Tuesday, March 20, 2018

"Comrades In 'Noticing'"

I recently mentioned that my “Go-To” perspective in writing comedy is “noticing.”  When other writers create successful “noticing” comedy, I invariably go, “Yeah!”  It’s like my team just scored a touchdown.   

Larry David is a great noticer.  Although sometimes, he notices stuff you wish he hadn’t bothered to notice.  “Is this bottled water, or ‘tap’?  It tastes kind of ‘tappy’ to me, and I actually prefer bottled.”

My reaction to that finicky perception is, “Stop it!”

On the other hand…

When Larry David strikes “Comedic Gold”-noticing, I leap from my seat and throw confetti into the air.  Or, its literal counterpart – a seated, appreciative “Nice going.”

Check out Larry David’s “Shouts and Murmurs” contribution in the March 5 issue of The New Yorker.  Actually, you don’t have to, as I will be liberally quoting from it in this blog post.  (Although the stuff I left out remains available for your perusal.  I am not one to ruin things entirely.)

What Larry David noticed was a literary cliché, which he blew up into a major commotion, to great ridiculing success.  How did he do it?  He noticed the practical consequences of that literary cliché.

A miniscule “noticing”, placed under an examining microscope – That’s my kind of comedy.

Which is pleasingly similar to his.

For whatever reason, Larry David’s imagination was captured by the romantic tableau of the “Wartime Sendoff.”

He begins with a recognizable introduction:

(And here, I quote liberally, without permission, though with genuine respect.)

“My sweetheart Alice… drove me to the station.  We were in love and the thought of being apart was overwhelming for both of us… Our hearts bursting, we gazed at each other for a few moments before she spoke.”

“Promise you’ll come back to me.”

“I promise.”

“And promise you’ll write to me.”

 “Of course I’ll write to you.”

“Every day.”

And here we go.

Imagining the practical likelihood of writing every day from a war zone.  Although obviously in love, that may still not be possible.  And if you’re honest, you mention it.

“Every day?  Hm.  Well, I’ll certainly try.  I’ll be in a war.  I’ll be fighting.  But sure, if I have time to do it, I will.”

Pressed to faithfully accommodate her unwavering demand, the reality of providing “Missives from The Front” kicks in even further.

“I don’t know where I’ll be getting all the paper from.  I can’t really walk around with a ream of paper in my knapsack.  It’s pretty heavy as it is.  I gotta carry bullets, grenades, a sleeping bag, a canteen.  I don’t know if I can load up with paper.”

Notice the specifics involving the battlefield obstacles to regular letter writing: “bullets, grenades, a sleeping bag, a canteen.”  Although not wanting to offend his beloved, the character pays sensible attention to the difficulties of hauling a ream of paper around in his knapsack.  And then, there is – practically and deliciously – the inevitable issue of the pen.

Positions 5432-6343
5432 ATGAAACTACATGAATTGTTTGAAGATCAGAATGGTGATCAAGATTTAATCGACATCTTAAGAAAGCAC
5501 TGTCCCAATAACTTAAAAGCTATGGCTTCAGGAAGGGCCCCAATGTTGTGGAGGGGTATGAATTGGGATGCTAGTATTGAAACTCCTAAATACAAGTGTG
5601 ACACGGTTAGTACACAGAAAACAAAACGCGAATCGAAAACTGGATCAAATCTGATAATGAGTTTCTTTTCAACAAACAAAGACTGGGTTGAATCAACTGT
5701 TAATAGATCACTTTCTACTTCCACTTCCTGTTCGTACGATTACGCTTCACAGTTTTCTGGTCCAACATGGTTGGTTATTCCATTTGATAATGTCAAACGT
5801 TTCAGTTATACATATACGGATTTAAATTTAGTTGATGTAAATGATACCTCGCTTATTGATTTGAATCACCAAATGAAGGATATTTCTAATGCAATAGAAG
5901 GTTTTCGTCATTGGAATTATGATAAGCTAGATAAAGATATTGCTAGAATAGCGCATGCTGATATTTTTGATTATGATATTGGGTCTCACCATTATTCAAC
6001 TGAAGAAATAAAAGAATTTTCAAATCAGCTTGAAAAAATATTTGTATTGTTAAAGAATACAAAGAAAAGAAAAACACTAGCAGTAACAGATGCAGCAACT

“I did {pack a pen}, but, I’m not gonna lie, it was skipping a little, so there’s a good chance it could run out in the first letter.”

At this point, his beloved is having serious doubts about his devotion, which he tries to truthfully assuage, the problem being that the “truthfully” gets him into increasingly hot water.

“Suppose I’m fighting all day, killing people, getting fired at.   Saving buddies.  Canteen low on water.  I get back to base camp, exhausted, filthy.  My first thought, if I can be perfectly honest, is going to be to sit down, relax, have some C rations… {And} after the rations, I’m going to look into a shower or something…. So after that, yes, if I have the pen and paper, I’ll try to write, although it may be dark.  I suppose I can use a flashlight, but it’ll be tough to hold the pen and the flashlight at the same time.”

Do you notice the exquisite details?  To me, this is what I aspire to.  This is me, writing at my best.  Except it’s somebody else.     

By now, all bets concerning the relationship are off.

“O.K., enough!  You know what?  I don’t even want you to write.”

And, after an ill-advised foray at “turning the tables”,

“… I mean, if anybody should be writing every day, it’s you.  You’ve got time.  And a desk.”

The romance is permanently kaput.

Notice, this is not a comedy writing, exerting his will on the situation.  Nothing is exaggerated, nothing forcefully contrived.  It’s just a nitpicky person, noticing everything but that that his “reasonable honesty” is torpedoing his relationship.

I was uncomfortable with the ending, which was a little dark for my liking.  But what can I tell you?  It was written by somebody else.

Still, it was very close to what I imagine I would have written if I had gotten that idea.  Except for the ending.  Which I would have worked on, to make cheerier. 

The thing is, this remarkable piece resonates so strongly with my preferred, natural style of writing that, although I have never had any of my submissions accepted by The New Yorker, reading Larry David’s excellent effort, I feel like I just did.

At least a little.

That’s the “down” side of noticing.

You tend to notice when you are “massaging” the truth.
Someone's anniversary is today.  And no one is happier about it than me.  Best wishes to both of us.  We are lucky hot dogs to have found each other.  By happy accident.  And without the Internet.

1 comment:

Wendy M. Grossman said...

I think this is the best posting of yours I've ever read, because of the way it breaks down why this piece of comic writing works.